After receiving a formal request for Thai forces, the J-4 began using CTL ACTD for the deployment as an operational test of its capabilities. The PACOM J-4 Logistics Automation Branch, in coordination with the PACOM J-3 Future Operations Division, devised a plan for using CTL ACTD tools to develop the force flow lists based on deploying soldier and equipment information furnished by the Thai MND. The completed force flow lists then were sent to CENTCOM Coalition Coordination Cell planners, who used them to schedule intratheater airlift, demonstrating that the PACOM real-world operational test of CTL ACTD capabilities was a success.

Port operations. Operations at the ports of Sattahip and Um Said went smoothly. In December 2002, JMSDF representatives conducted site surveys of both ports, which helped ensure successful operations. The Thai MND assumed all cargo-handling responsibilities at Sattahip, and CENTCOM tasked MTMC with port operations at Um Said.

The JMSDF LST arrived at Um Said as scheduled on 1 March 2003, but it could not move into port because other ships had priority offloading. Once the JMDSF ship was in port, offioading was completed in a day without incident. JUSMAGTHAI quartering party representatives assisted with coordination.

Intratheater lift support. In Qatar, CENTCOM assumed control of the Thai CEU's deployment from PACOM. U.S. Army Forces, CENTCOM Qatar, was tasked with providing life support and ground transportation from the port to A1 Udeid Air Base; U.S. Air Forces, CENTCOM, with air planning and joint inventory support; and CJTF 180 with reception, staging, onward movement, and integration (RSO&I) operations in Bagram. JUSMAGTHAI quartering party representatives continued to provide assistance when needed.

Air operations at Bagram were delayed from the original movement planning window of 4 to 15 March because of aircraft scheduling challenges, bad weather, and special load-planning requirements. All Thai personnel and equipment arrived at Bagram Air Base on 21 March.

Life support. A Thai MND contingent, accompanied by JUSMAGTHAI representatives, had conducted a predeployment site survey of Qatar and Bagram in Scptcmber 2002, 9 months after the Prime Minister of Thailand offered to contribute forces to support Operation Enduring Freedom. The site survey addressed critical logistics support issues, so both the Thai delegation and CJTF 180 leaders had a good understanding of the mission support mechanisms in place.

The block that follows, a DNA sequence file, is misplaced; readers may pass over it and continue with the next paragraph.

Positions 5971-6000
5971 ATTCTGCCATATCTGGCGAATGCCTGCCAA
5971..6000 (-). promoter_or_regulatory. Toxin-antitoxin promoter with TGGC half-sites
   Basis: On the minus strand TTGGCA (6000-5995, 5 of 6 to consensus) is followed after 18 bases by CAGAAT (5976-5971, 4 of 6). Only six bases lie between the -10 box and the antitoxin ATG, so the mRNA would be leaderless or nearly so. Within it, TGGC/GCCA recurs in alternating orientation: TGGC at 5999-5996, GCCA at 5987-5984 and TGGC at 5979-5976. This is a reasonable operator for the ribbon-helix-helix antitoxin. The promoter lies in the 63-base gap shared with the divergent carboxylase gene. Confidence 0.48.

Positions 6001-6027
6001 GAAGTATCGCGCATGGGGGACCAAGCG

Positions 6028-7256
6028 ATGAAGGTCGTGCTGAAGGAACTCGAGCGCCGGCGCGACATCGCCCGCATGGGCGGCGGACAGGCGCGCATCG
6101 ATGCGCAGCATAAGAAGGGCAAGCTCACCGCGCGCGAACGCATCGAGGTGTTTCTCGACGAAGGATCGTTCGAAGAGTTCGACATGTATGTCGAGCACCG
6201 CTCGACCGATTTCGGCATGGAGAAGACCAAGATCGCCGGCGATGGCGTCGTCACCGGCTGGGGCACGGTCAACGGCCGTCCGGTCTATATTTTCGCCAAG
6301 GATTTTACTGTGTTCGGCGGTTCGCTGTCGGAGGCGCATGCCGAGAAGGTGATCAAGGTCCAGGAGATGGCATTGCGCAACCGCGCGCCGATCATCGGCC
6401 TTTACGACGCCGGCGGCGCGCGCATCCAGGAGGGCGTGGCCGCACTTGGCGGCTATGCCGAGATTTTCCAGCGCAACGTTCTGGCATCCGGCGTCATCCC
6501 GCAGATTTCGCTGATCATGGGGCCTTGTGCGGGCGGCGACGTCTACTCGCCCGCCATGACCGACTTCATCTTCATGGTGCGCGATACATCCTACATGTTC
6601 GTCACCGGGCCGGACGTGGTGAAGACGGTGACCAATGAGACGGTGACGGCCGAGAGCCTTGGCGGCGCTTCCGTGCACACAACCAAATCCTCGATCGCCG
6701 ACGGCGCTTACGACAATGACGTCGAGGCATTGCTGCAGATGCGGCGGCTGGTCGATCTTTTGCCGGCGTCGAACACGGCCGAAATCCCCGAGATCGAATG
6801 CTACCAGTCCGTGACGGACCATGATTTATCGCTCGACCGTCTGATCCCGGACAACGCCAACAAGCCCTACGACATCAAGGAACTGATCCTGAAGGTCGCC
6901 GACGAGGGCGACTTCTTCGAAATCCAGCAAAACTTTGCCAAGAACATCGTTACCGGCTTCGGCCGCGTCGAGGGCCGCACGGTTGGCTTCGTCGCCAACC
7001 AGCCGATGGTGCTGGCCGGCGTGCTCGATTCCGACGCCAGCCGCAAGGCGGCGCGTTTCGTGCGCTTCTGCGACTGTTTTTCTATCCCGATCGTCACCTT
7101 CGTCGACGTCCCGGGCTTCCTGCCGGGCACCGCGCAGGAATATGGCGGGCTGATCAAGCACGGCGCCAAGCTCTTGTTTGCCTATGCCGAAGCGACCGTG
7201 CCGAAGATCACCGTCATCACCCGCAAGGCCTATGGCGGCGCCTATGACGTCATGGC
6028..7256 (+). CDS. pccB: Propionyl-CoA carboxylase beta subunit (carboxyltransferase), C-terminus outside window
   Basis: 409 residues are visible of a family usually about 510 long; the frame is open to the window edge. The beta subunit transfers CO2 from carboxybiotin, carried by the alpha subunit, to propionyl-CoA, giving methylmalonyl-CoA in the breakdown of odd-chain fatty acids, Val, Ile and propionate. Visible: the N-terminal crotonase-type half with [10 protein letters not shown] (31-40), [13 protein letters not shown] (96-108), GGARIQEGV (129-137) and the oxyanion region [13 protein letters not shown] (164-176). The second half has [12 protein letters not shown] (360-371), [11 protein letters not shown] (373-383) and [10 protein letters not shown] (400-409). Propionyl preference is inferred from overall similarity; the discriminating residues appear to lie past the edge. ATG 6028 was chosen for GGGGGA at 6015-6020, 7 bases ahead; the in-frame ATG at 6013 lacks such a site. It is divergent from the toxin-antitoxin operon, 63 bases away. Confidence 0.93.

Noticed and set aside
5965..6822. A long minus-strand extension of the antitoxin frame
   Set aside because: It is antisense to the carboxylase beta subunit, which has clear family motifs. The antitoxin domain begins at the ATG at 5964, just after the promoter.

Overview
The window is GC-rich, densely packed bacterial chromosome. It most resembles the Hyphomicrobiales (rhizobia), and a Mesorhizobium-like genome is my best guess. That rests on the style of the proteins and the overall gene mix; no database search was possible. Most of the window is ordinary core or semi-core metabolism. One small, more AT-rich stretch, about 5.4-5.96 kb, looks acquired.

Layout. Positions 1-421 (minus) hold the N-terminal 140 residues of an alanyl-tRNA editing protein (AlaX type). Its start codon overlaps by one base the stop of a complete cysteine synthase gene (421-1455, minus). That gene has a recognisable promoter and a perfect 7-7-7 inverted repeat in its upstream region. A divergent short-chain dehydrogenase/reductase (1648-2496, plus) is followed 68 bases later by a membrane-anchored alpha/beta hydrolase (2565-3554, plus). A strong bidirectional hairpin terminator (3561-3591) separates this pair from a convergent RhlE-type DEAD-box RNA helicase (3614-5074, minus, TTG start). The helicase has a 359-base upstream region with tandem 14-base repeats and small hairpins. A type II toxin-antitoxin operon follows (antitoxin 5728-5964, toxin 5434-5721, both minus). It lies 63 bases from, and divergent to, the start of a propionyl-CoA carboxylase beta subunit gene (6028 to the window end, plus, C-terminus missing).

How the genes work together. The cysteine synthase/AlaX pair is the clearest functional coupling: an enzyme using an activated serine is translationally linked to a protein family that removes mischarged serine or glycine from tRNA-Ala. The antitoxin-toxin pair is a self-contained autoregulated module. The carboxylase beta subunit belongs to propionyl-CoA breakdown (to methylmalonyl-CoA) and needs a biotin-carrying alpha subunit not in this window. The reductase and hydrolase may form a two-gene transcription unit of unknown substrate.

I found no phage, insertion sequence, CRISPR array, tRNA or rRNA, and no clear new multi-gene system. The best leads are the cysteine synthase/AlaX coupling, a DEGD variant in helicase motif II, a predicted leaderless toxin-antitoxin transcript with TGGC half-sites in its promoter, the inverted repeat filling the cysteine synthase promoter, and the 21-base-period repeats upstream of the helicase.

Most Thai CEU life support provided by CJTF 180 was handled according to the negotiated ACSA. Critical life support issues included--

* Subsistence. The negotiated ACSA gave the Thai Government responsibility for the cost of subsistence. The Thai MND also deployed a cook to assist with CJTF 180 consolidated dining facility operations.

* Tentage. Thai CEU soldiers would be housed at Bagram Air Base in newly constructed tier 111 tents (military-issue tents with plywood floors and walls, wooden frames, electrical outlets and lights, and kerosene heaters).

* Bulk fuels. The Thai CEU would operate its equipment using JP8 fuel because there was a shortage of diesel fuel at Bagram. The Thai CEU also would bring additional filters for their diesel vehicles because converting to JP8 from diesel fuel requires new fuel filters.

* Maintenance. The Thai delegation would receive repair parts and maintenance support through the on-ground U.S. engineer battalion. The Thai CEU would bring a 30-day prescribed load list (PLL) for organic maintenance operations.

* Health support. By law, U.S. medics can provide combat health support to coalition partners only in emergencies and situations that are life threatening. Therefore, the CEU had to deploy with its own aid station and levels I and II combat health support. (Level I care is rendered at the unit level, such as self-aid, buddy aid, and combat lifesaver aid. Level II care is physician-directed resuscitation and stabilization.) The Thai MND deployed with two doctors and four nurses.

* Redeployment. Redeployment planning began as soon as strategic lift support was finalized. CENTCOM formally requested JMSDF support for the redeployment, which requires Japanese Government approval. The alternative redeployment support would be Military Sealift Command contracted liner service.

Lessons Learned